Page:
CJEU decision in Meltwater – the internet is saved, browsing does not require a licence

By Phil Sherrell, Will Smith


The CJEU today handed down its judgment in the Meltwater case, Public Relations Consultants Association Ltd (PRCA) v The Newspaper Licensing Agency Limited and Others (NLA), holding that on-screen and cached copies of websites generated by end-users in the course of browsing may be made without the authorisation of copyright holders.


Meltwater provided an online media monitoring service called Meltwater News. Subscribers to the service were sent emails containing the headlines of online articles, hyperlinks to the articles' publishers' websites and short extracts of the articles themselves. The NLA brought proceedings for copyright infringement against Meltwater and PRCA who represented UK public relations providers who used Meltwater News. The NLA claimed that the end-users of the service required a licence to receive it as, through ordinary use of the service, on-screen and cached copies of works in which copyright subsisted would be made on the end-users' computers when they accessed and browsed newspaper websites.

The High Court and the Court of Appeal had both held that end-users of Meltwater News did need a licence from the NLA because they were unable to rely on the temporary copies exception Article 5(1) of the Copyright Directive 2001/29/EC.

However, the UK Supreme Court strongly expressed the view that the temporary copies exception should apply to on screen and 'cached' copies of copyright protected works generated in the course of ordinary browsing. Notwithstanding its conclusions, in light of the importance of the issue to millions of internet users, not only in the UK but across the EU, the Supreme Court referred a question to the CJEU, summarised by the CJEU as follows:

"…whether Article 5 of Directive 2001/29 must be interpreted as meaning that the on-screen copies and the cached copies made by an end-user in the course of viewing a website satisfy the conditions that those copies must be temporary, that they must be transient or incidental in nature and that they must constitute an integral and essential part of a technological process, and, if so, whether those copies may be made without the authorisation of the copyright holders."

The CJEU Judgment


The CJEU had no difficulty holding that both the cached copies and the on-screen copies were temporary within the meaning of the Directive, even though cached copies may be retained for some time depending on the extent and frequency of internet use.

Transient or incidental

The CJEU recalled that an act is transient if its duration is limited to what is necessary for the technical process concerned to work properly. Therefore, it was irrelevant that the on-screen copy remained in existence for as long as the user's browser was kept open because during this time the technical process used for viewing the site remained active. The on-screen copies were therefore transient within the meaning of the Directive.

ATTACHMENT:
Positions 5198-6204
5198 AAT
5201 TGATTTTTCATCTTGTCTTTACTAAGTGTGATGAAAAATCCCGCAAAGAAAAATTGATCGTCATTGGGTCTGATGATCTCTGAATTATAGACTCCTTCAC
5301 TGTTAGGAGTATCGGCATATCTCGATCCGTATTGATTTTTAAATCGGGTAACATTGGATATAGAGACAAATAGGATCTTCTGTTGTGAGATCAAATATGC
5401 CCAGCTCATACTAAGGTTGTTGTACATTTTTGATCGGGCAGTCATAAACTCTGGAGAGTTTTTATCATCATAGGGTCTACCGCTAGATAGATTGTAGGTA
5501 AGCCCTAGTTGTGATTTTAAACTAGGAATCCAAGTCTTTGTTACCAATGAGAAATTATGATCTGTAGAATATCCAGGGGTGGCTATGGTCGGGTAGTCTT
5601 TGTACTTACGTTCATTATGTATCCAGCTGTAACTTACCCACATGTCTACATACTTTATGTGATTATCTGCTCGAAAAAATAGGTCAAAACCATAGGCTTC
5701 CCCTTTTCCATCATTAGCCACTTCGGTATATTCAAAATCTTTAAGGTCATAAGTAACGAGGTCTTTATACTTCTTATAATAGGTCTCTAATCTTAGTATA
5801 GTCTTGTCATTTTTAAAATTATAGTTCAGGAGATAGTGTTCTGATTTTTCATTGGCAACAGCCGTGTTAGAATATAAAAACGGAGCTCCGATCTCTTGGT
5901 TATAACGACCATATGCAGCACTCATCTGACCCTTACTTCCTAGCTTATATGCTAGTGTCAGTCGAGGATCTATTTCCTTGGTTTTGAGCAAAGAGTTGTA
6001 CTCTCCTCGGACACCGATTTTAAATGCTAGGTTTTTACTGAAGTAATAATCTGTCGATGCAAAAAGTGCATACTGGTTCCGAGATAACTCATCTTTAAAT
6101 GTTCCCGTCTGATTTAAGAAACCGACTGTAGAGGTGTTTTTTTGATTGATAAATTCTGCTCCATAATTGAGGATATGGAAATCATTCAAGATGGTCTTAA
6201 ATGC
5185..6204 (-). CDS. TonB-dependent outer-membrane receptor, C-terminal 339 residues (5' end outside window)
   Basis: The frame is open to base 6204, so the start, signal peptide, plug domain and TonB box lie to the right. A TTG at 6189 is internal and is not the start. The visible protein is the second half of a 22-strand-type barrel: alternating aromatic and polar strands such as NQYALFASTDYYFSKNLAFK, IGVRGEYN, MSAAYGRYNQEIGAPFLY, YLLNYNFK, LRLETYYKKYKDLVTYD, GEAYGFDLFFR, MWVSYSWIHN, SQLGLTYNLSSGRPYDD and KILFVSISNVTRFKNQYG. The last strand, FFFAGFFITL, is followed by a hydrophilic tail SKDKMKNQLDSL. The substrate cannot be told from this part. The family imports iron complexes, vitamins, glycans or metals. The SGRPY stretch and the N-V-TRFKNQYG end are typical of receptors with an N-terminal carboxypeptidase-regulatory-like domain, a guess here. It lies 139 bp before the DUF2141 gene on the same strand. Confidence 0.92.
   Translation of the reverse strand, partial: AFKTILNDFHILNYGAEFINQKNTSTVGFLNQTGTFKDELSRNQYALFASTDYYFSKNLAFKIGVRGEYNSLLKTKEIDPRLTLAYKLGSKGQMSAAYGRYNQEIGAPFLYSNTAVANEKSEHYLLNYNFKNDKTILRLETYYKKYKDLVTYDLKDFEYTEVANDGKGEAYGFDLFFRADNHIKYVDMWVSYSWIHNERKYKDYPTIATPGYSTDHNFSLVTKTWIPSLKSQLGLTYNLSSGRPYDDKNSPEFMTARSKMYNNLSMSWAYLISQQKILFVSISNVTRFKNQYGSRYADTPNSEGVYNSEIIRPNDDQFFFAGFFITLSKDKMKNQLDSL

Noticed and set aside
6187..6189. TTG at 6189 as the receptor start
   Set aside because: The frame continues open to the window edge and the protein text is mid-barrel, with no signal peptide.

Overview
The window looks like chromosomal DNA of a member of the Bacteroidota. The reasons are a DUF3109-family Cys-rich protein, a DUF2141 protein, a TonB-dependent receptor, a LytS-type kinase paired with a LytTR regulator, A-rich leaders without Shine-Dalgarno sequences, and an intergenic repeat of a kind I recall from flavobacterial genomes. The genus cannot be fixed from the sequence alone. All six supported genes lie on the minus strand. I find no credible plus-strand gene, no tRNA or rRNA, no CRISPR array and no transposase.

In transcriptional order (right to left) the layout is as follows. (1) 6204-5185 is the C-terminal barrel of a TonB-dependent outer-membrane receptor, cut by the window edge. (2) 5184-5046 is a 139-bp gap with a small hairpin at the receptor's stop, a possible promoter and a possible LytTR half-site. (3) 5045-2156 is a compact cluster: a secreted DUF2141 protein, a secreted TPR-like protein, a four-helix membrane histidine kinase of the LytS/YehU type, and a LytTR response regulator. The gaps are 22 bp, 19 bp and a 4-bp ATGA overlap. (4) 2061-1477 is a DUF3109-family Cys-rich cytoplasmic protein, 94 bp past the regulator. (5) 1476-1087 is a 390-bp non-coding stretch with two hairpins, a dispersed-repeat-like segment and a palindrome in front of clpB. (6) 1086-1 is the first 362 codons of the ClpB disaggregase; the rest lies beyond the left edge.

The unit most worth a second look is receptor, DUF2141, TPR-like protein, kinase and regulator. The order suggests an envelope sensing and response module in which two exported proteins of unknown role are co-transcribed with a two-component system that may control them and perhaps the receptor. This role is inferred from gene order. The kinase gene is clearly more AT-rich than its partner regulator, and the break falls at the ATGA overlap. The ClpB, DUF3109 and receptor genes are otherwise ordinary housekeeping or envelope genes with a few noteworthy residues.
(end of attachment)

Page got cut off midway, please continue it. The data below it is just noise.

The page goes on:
In contrast, the cached copies were not necessarily transient because they remained for a period after the process for viewing the site is terminated. However, the cached copies were held to be incidental in light of the technical process used because they did not exist independently of nor have an independent purpose outside of internet browsing.

An integral and essential part of the technical process

The CJEU held that both the on-screen and cached copies were integral to internet browsing. It was irrelevant that the process by which copies were made and deleted was activated by the intervention of the internet user.

Without cached copies the internet would be unable to cope with the volume of data transmitted online and browsing would not function properly. Cached copies were therefore essential within the meaning of the Directive. It was not in dispute that the on-screen copies were also essential to viewing websites.

It was therefore held that both the on-screen copies and the cached copies satisfied the three requirements of the Article 5(1) of the Directive which were in issue.

The CJEU went on to consider whether to allow the exemption would unreasonably prejudice the legitimate interests of rights holders and therefore be unlawful under Article 5(5) of the Directive.

Under Article 3(1) of the Directive, any publishers requires authorisation from rights holders prior displaying works online. In the judgment of the CJEU this ability to control the primary act of placing the content online provides sufficient protection for copyright holders without internet users requiring further authorisation to view it.


This decision has the effect that everyday users of the internet will not infringe copyright through browsing websites. Consequently, the internet will not be brought to its knees (at least in a legal sense) as some commentators feared and from the point of view of the reasonable expectations of internet users, this is a sensible decision.

Importantly, it should be noted that this decision applies only to browsing.  It does not legitimise printing out or downloading the content of websites without the permission of copyright owners. Nor does it affect the recent CJEU decision in Svensson on linking.

From an industry perspective, the decision will have interesting implications for the NLA's licences (which were the origin of the dispute).  These currently require a payment by end users for acts which do not require a licence as a result of this decision.